In support of Abbat Pothier:
2 of 10 • Dr. Peter Josef Wagner (1865–1931)
He studied under Father Michael Hermesdorff at Trier and became a university professor in Freiburg (Switzerland). If memory serves, Wagner’s dissertation dealt with Palestrina’s secular (!) music. He founded a “Gregorian Academy” at Fribourg (Switzerland), and when his publications appeared in Francophone countries he often signed his name as Le Docteur Pierre Wagner, Professeur de science musicale et de musique sacrée à l’Université de Fribourg. His students included: Joseph Gogniat, Father Charles Dreisoerner, Father Karl Weinmann (d. 1929), and Dr. Karl Gustav Fellerer. According to Marie Pierik (Vincent d’Indy’s student), Wagner “was particularly commissioned by Pope Pius X to make a historical investigation into the problem of Latin neums.” Shortly before his death, Wagner was decorated by Pope Pius XI “for his outstanding services in the restoration of Liturgical chant.” His famous book, Einführung in die gregorianischen Melodien; ein Handbuch der Choralwissenschaft, has been translated into English. Considering the importance of that great work—still cited by scholars—it’s not easy to understand why so little information about his life is available. Many of the organ accompaniments composed by Dr. Wagner can be downloaded from the Lalande Online Library. Broadly speaking, his plainsong accompaniments are atrocious. In January 1906, a professor at the seminary in Maynooth named Father Heinrich Bewerunge (d. 1923) published articles attacking the Editio Vaticana. Father Bewerunge wrote: “My quarrel is with Dom Pothier alone, and if I feel rather angry with him, it is precisely because he has frustrated the intention of the Pope, and placed the Holy See in a very awkward position.” Professor Wagner published a blistering response, which eviscerated Bewerunge’s arguments one by one. When the two men met in Paris at a 1914 musical congress, Father Bewerunge describes their interactions: “He did the chatting, and I listened. It was mainly about that wretched man, Dom Mocquereau. Wagner was very much relieved when I assured him that I did not accept Dom Mocquereau’s rhythmical theories. He is a funny man, that same Dr. Wagner.” Father Bewerunge read a paper during that congress and described the reaction: “I read my paper before a fair audience. Naturally there was not much of a discussion. It was too new an idea for them. Wagner, however, was gracious enough to admit that there might be something in what I said. But Gastoué, who was in the chair, said it all rested on a double or triple misunderstanding. French politeness!” Peter Wagner was allegedly [Combe, p378] the one who wrote the PREFACE to the Editio Vaticana, published in 1908, which contained a paragraph devastating to the “archæology and nothing else” position. Dr. Peter Wagner was often referred to as “membre de la commission Vaticane de chant grègorien” or “commissionis pontificiae gregorianae membrum.” In 1905, Wagner wrote: Well known is the glory that the Most Reverend Dom J. Pothier has given to the world with the traditional melody and the equally traditional way of performing it. Everyone who practices liturgical chant has accepted his principles and follows them. But the Most Reverend Abbot of St. Wandrille had some disciples who did not understand that the greatest merit of their master is precisely that he did not have a system. They believed they could add some new things to his teaching; sadly, while some of these are useful, others are manifestly dangerous and arbitrary.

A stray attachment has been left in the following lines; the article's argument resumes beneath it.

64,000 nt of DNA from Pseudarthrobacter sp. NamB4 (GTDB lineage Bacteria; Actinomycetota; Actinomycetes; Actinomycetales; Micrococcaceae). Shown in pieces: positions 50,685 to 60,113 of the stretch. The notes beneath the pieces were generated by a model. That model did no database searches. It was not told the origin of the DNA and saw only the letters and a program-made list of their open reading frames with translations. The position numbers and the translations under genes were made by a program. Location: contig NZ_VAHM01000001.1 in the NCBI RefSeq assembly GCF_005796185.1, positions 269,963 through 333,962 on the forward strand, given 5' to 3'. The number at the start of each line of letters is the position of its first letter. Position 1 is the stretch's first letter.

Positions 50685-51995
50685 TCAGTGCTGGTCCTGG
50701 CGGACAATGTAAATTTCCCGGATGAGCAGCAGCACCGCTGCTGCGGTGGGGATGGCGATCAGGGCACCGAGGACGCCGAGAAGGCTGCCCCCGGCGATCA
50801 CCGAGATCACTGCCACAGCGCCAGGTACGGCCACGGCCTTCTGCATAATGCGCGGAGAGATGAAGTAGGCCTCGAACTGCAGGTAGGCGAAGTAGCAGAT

In support of Abbat Pothier:
3 of 10 • Bishop H. Laurent Janssens (1855-1925)
A Benedictine monk, Dom Henri Laurent Janssens served as rector of the Pontifical Athenæum of Saint Anselm, author of Le rythme du chant grégorien (1891), and was consecrated a bishop on 19 June 1921. His first name can also be written as “Lorenzo.” For reasons not entirely clear, Dom Mocquereau and Dom Janssens passionately hated each other; yet Pope Saint Pius X had declared on 29 April 1904: “With Dom Pothier, Dom Mocquereau, and Dom Janssens, we are an iron barrel and we are unafraid of our critics.” Anyone interested in Dom Janssens’ views about the Pontifical Commission on Gregorian Chant would do well to read his 25 November 1905 letter. (Ours is the first English translation ever made of this document.) We recall how Pope Pius X gave the following instruction on 25 April 1904: “The Gregorian melodies are to be restored in their completeness and true nature, according to the testimony of the more ancient manuscripts, taking into consideration not only the legitimate tradition of intervening centuries, but also the common practices of present-day liturgy.” Dom Janssens—with his eye toward the common practices of present-day liturgy—on 8 September 1904 “suggested preparing an abridged edition” for smaller churches [Combe p292]. Indeed, at the suggestion of Dr. Wagner, the Pontifical Commission on Gregorian Chant decided to create “more or less ornate recitative formulas to be adopted for the simple chanting of the Graduals, Tracts, and Alleluia verses” (Resultion #27, September 1904). This was never brought to fruition, but twenty yers later the “Chants Abrégés” would complete their desire. These easier formulæ are being mentioned here because they seem consistent with proponents of the “practices of present-day liturgy.” Indeed, Dom Horn even seconded Dr. Wagner’s motion that the chants between the Epistle and Gospel could be omitted in “small churches in non-Latin countries” [Combe p292]. • You will want to read the 29 June 1906 letter which Dom Janssens sent to Max Springer on behalf of Pope Pius X.